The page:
• Contains 3 Component(s), Includes Credits Includes a Live Web Event on 03/26/2024 at 2:00 PM (EDT)

    This session focuses on how to approach decarbonization as designers. Landscape architects are skilled at balancing a complex array of different considerations on every project, regardless of its type or scale. To achieve carbon reduction goals, our design approach must incorporate best practices and strategies seamlessly into our practice.

    This session focuses on how to approach decarbonization as designers. Landscape architects are skilled at balancing a complex array of different considerations on every project, regardless of its type or scale. To achieve carbon reduction goals, our design approach must incorporate best practices and strategies seamlessly into our practice. 

    The speakers will discuss how decarbonization strategies can be integrated with the existing project workflow, highlighting priorities and questions to ask at each design phase - from goal setting and team alignment to design decision-making, and technical oversight. A summary of the best practices to achieve reduction targets will be provided and the speakers will share more about the carbon accounting tools available to support designers. The session will conclude with a brief roundtable discussion of how to make the case for this approach with clients and project teams, then opening up to an audience Q + A. 

    Learning Objectives:

    At the end of course participants will be able to:

    1. Understand when to effectively overlay decarbonization approaches onto existing project workflow, phase by phase.
    2. Learn more about the best practices to achieve carbon reduction through design decisions.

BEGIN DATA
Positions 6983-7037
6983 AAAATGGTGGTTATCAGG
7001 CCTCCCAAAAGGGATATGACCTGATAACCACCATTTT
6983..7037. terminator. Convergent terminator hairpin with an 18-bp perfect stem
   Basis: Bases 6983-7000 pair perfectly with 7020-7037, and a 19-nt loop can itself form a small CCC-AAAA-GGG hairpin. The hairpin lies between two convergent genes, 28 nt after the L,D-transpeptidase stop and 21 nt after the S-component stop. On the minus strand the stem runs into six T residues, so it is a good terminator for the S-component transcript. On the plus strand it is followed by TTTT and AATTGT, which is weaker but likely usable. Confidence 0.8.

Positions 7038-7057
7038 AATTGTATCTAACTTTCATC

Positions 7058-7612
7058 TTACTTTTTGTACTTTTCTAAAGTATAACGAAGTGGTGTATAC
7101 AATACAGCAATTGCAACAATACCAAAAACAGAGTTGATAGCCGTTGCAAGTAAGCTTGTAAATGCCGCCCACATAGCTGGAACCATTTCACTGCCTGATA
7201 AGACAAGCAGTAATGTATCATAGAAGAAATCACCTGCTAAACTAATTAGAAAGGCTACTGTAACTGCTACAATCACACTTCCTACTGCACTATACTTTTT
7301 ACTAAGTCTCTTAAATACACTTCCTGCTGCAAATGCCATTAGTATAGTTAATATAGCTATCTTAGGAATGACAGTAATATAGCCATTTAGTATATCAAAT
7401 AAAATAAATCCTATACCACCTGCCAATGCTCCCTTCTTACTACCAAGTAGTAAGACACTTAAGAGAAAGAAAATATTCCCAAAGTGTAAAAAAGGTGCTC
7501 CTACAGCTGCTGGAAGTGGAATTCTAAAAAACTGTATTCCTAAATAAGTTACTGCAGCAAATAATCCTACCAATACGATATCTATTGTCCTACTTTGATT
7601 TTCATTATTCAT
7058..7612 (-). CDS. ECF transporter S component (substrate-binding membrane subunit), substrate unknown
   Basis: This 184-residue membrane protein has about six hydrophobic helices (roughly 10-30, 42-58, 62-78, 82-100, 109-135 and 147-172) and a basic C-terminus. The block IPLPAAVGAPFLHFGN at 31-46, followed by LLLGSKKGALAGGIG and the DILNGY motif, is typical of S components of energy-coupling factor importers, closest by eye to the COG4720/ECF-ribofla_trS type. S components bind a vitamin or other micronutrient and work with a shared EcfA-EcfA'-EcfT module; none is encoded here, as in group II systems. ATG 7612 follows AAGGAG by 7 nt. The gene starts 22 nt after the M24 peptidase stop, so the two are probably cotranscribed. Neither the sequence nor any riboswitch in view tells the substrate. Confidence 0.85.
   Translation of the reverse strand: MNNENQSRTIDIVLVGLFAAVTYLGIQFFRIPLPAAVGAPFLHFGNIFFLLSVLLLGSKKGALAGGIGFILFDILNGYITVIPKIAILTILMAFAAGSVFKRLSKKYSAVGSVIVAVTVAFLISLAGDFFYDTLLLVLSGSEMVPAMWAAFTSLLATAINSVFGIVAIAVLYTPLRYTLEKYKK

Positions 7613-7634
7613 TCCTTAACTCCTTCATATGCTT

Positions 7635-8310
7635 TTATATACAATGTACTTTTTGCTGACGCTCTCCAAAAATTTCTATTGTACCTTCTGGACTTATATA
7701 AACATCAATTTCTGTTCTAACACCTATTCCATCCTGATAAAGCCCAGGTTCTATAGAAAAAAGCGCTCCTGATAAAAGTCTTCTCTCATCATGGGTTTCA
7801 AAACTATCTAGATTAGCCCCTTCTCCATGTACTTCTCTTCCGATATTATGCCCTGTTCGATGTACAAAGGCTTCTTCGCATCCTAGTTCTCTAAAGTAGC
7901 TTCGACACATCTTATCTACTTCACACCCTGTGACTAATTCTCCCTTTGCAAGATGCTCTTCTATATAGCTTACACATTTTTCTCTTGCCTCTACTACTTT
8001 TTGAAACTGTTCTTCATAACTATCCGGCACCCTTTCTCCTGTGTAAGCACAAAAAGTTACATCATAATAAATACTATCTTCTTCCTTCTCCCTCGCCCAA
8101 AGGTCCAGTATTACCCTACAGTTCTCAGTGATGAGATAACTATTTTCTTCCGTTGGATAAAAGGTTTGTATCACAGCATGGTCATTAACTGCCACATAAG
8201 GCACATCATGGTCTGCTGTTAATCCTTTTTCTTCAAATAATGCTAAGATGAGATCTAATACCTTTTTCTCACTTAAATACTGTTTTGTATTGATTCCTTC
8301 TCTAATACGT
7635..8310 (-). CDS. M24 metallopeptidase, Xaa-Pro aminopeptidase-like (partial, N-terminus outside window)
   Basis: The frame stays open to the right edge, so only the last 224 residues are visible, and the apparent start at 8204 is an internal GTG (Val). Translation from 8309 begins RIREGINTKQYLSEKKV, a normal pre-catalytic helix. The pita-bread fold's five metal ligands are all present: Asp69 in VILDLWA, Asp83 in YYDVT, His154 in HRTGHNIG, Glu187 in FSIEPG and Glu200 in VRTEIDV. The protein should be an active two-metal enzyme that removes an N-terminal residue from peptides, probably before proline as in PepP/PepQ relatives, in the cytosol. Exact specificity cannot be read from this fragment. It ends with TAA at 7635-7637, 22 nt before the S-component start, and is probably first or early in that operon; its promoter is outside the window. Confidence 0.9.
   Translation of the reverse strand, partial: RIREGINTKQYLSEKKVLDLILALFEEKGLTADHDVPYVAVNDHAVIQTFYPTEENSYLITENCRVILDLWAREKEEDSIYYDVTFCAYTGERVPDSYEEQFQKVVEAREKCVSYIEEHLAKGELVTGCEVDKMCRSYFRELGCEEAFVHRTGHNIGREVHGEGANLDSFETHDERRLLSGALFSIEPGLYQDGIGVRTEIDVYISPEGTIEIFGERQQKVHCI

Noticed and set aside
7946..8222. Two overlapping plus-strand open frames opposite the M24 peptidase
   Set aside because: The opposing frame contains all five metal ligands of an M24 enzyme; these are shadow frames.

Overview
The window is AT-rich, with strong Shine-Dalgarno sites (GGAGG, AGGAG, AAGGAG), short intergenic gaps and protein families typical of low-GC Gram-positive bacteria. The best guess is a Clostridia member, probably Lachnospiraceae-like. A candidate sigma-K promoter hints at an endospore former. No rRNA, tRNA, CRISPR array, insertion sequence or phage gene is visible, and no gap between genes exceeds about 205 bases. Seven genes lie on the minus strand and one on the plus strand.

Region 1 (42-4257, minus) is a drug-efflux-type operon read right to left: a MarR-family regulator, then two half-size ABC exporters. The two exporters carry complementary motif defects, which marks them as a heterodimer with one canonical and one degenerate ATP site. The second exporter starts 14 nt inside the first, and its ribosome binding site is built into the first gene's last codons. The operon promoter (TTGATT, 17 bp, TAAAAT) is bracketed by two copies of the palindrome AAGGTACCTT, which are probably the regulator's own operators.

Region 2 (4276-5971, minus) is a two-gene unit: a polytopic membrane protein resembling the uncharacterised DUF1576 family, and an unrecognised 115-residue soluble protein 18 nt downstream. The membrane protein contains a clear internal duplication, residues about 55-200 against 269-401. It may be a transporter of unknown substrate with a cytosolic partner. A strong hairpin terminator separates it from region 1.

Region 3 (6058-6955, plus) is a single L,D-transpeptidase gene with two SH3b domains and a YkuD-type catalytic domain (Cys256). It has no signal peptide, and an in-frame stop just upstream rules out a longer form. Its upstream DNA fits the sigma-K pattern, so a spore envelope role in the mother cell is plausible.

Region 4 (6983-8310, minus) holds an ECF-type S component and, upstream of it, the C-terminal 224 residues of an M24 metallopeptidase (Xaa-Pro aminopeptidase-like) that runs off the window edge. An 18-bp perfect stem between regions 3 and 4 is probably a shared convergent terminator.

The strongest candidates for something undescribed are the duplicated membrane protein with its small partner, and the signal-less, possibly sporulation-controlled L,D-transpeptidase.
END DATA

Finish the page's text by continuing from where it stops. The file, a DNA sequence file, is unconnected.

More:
3. Gain an overview of various carbon accounting tools, and when to leverage their strengths.
    4. Explore different approaches to making the case for decarbonizing design with clients and project teams.

    Marieke Lacasse, FASLA, PLA, LEED AP BD+C

    Principal

    GGLO

    Marieke’s leadership in multidisciplinary practice and landscape architecture has yielded significant, sustained impacts at local and national scales. Her commitment to promoting sustainability and ecological principles in dense environments has helped to create inherently social spaces that spark belonging and identity. She believes in the power of collaboration, emphasizing co-creation and design equity to ensure that built work reflects the unique character, values, and needs of a community. Marieke is an enthusiastic supporter of Climate Action and carbon drawdown in her work. She has served for three years on the ASLA Climate Action Committee, as well as for ten years at the chapter level. Additionally, she volunteers her time to support homeless and affordable housing, arts, and environmental non-profits.

    Mariana Ricker, ASLA, PLA

    Associate

    SWA Group

    Mariana Ricker is passionate about California landscapes and emphasizes the importance of site-specific, sustainable landscape design. She enjoys working in urban settings that engage diverse user groups and activate spaces essential to civic life.